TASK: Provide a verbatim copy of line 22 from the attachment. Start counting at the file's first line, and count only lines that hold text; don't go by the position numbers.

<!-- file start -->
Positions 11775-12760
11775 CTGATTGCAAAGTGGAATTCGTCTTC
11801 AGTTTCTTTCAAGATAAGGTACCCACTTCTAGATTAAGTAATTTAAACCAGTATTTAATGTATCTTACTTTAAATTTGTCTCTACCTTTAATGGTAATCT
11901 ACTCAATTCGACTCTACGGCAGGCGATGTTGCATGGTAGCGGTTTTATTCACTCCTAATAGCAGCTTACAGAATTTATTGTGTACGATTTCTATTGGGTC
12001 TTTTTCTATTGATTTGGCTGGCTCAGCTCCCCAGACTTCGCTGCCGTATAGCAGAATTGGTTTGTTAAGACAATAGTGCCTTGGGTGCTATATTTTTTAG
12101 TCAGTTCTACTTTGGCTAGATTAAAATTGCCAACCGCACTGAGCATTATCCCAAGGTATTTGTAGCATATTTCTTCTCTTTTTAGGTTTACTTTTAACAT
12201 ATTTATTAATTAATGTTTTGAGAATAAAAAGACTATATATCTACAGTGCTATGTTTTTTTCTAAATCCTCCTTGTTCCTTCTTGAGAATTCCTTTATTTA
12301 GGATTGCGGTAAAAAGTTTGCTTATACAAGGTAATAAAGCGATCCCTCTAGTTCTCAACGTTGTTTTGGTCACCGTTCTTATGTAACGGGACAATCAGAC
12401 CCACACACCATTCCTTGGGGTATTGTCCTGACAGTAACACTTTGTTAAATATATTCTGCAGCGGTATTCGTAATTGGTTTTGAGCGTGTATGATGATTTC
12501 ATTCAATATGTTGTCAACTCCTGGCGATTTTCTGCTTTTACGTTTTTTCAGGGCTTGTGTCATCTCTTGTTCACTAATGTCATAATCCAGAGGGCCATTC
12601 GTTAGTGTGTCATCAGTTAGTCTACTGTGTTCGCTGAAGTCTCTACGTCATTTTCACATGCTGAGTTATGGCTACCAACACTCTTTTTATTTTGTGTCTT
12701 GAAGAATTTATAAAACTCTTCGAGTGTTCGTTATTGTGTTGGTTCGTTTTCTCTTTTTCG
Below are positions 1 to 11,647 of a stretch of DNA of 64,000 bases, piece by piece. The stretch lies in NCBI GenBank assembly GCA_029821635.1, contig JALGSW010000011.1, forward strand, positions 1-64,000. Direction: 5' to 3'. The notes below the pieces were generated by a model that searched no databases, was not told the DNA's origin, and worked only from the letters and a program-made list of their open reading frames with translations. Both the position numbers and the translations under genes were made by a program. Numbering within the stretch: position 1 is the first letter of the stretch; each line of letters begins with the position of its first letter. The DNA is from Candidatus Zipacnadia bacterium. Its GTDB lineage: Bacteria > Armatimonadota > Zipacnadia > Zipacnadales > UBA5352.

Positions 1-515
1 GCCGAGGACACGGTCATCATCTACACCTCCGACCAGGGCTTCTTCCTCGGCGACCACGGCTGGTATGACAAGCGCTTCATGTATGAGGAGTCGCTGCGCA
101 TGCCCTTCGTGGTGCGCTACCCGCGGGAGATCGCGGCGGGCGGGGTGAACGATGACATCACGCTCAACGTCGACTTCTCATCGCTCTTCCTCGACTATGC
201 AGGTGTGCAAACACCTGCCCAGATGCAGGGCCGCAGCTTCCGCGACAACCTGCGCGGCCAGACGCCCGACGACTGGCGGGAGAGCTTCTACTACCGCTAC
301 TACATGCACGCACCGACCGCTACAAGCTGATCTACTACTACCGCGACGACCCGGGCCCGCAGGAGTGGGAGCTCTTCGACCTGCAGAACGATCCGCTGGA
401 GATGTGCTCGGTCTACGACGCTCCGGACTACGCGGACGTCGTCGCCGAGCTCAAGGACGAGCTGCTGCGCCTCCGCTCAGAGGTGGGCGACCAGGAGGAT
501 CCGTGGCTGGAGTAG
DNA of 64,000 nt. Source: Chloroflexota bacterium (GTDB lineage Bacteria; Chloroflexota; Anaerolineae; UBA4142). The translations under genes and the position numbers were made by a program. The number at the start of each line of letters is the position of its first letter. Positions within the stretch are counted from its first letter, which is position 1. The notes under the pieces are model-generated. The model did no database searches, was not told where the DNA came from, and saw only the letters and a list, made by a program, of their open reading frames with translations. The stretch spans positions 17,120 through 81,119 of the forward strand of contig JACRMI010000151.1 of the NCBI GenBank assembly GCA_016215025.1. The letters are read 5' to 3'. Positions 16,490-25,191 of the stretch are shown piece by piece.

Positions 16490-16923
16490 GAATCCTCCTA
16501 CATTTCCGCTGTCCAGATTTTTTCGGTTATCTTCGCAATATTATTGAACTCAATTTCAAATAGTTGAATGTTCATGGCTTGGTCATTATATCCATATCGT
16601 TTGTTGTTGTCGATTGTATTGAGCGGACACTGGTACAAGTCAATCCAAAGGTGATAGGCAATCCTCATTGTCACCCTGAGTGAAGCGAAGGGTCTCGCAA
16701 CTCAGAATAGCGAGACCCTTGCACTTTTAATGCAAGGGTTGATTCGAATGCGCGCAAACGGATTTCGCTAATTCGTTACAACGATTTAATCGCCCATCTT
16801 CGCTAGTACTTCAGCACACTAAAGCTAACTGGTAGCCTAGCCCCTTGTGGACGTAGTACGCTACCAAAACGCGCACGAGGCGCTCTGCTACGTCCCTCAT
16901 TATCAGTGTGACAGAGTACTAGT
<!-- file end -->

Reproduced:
Positions 16490-16923